The bands are getting dirty. The shows are getting messy. And we’re loving every
second of it.
The bathroom is missing a door, and the stalls aren’t so lucky either. It’s coed, so there are two men hunched together, pissing in the same demolished toilet when I walk in. I’ve already seen too many dicks tonight.
The stall to the right seems to have been claimed as the women’s stall, because there’s still a door hanging on it somehow. I can see a girl’s hand furiously clutching the top to keep it on its hinges while she pees. Soon I’m in the exact same spot, hovering 3 feet over the seatless thing and trying not to hit my boots, trying to decide if the opening band is any good, trying to hold my breath. In a strange way, it’s a refreshingly human scene. The kind of thing you don’t catch in the cubicles at your 9-5 gig. I peacefully contort and read the scribbles on the wall.
It was one of my last shows of the year, Andrew W.K.’s Christmas party at the Knitting Factory, and thank God, it was wild. I made it out with just 2 broken toes, which were unrelated to my accidental
flip onto the stage. Some assholes threw me up out of my cushy front-row spot by the ankles, against my skinny flails and protestations, leaving a 10-minute gap in my careful notes. My photographer punched one in the jaw. Mosh pit chivalry. Swoon.
What I gained while my article suffered was a full-body collision with about 25 people who were sharing the small stage with A.W.K. and screaming. What else could I do? I banged my head until I couldn’t see. I didn’t have much time to assess the damages, but compared to the bruised ribs I took home after King Gizzard and the Lizard Wizard, it was an easy night. I felt beautiful. As with all the
roughest shows I’d covered this year, it felt good to cross the wobbly line between journalist and fan– even though I tend to fight like hell to be a fly on the wall.
I sat on the train ride home around 3am and gave myself a metrocard manicure, working at the dirt and glitter under my fingernails with those plastic yellow corners. I was building paragraphs in my head. I was feeling pretty alive. I was smelling someone else’s vodka on my jacket. If you go to enough concerts in the city, or are masochistic enough to make it part of your job, you start to find solace in the chaos. It doesn’t seem like a real night unless you take home some pieces of it– bruises, sweat, confetti, blood. Hand stamps, ink stains, bad ideas.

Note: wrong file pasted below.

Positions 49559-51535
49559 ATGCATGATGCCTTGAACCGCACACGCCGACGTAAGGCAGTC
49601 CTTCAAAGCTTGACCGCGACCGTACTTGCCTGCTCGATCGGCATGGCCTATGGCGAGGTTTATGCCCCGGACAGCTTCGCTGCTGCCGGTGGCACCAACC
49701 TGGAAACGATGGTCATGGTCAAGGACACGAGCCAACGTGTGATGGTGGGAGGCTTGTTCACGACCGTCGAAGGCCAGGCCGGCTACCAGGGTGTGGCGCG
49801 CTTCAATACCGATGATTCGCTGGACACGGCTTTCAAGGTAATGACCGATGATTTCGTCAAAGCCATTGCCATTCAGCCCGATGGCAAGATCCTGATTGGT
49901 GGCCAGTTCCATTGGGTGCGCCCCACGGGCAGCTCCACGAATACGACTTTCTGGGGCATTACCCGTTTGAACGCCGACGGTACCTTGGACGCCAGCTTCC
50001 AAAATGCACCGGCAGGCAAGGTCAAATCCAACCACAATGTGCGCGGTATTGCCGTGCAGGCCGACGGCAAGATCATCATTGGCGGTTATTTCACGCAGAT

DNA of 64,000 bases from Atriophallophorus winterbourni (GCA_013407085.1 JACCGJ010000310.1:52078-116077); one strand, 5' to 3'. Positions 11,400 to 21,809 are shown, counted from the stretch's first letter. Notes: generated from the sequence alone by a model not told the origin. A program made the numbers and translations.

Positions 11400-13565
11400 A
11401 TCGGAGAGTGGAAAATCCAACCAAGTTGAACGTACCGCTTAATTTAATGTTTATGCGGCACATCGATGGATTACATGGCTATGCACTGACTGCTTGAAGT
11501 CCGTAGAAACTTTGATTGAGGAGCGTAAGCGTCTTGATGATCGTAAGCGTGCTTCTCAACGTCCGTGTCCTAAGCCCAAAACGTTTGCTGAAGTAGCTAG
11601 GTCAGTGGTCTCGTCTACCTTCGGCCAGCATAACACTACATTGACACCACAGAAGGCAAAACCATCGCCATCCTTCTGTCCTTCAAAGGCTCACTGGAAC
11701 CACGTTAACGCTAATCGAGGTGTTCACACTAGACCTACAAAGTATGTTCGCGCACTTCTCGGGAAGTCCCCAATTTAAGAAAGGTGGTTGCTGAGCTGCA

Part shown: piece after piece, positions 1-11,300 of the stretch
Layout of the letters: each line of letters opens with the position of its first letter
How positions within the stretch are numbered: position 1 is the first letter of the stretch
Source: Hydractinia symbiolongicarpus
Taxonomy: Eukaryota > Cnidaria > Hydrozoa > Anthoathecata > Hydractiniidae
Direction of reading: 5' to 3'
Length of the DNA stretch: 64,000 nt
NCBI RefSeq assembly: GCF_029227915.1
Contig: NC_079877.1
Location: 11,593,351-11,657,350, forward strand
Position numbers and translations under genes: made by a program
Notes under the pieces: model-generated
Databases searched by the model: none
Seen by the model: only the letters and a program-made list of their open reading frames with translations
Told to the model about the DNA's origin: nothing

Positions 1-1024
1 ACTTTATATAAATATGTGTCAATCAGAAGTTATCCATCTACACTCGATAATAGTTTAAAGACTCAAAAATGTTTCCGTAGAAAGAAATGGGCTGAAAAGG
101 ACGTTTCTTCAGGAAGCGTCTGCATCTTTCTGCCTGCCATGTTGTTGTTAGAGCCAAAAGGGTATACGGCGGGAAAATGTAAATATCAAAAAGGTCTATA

I spent the year seduced by the scene, reminiscing on the Moonlandingz‘ unbathed stench like it was an old friend. I was still half in love with Merrill Garbus from the way she shouted “Greasy man come and dig my well,” at the tUnEyArDs show this summer. I could still feel the cool lines on my face from when PPL MVR baptized the front row in face paint with their sasquatch hands. When Mother Feather swallowed each other’s eyelashes, I was home.
The genres were irrelevant; moments tied together with a different string. Songs like “Ghost With a Boner” by Diarrhea Planet and “Came Out of a Lady” by Rubblebucket made their way into my
morning mix as I tried to get some of that feeling back. I scrambled to stay in that place while the world around me marched ahead quietly, eyes on the ground.
The music is still the gem, but it’s polished in mud. And the filthier we get, the closer we are to everything. The bands. Each other. The inexplicable intoxication of feeling like a dirty, reckless fuckup. New York is a shiny, terrible place. There is very little that seems so real.
The tickets and flyers drag us into the dark. The mosh pit, the great equalizer, turns our lonely bodies into a warm tangle of limbs. The music licks our wounds. We feel it all, just before it flickers away. So we scrape ourselves off the floor and head to the next.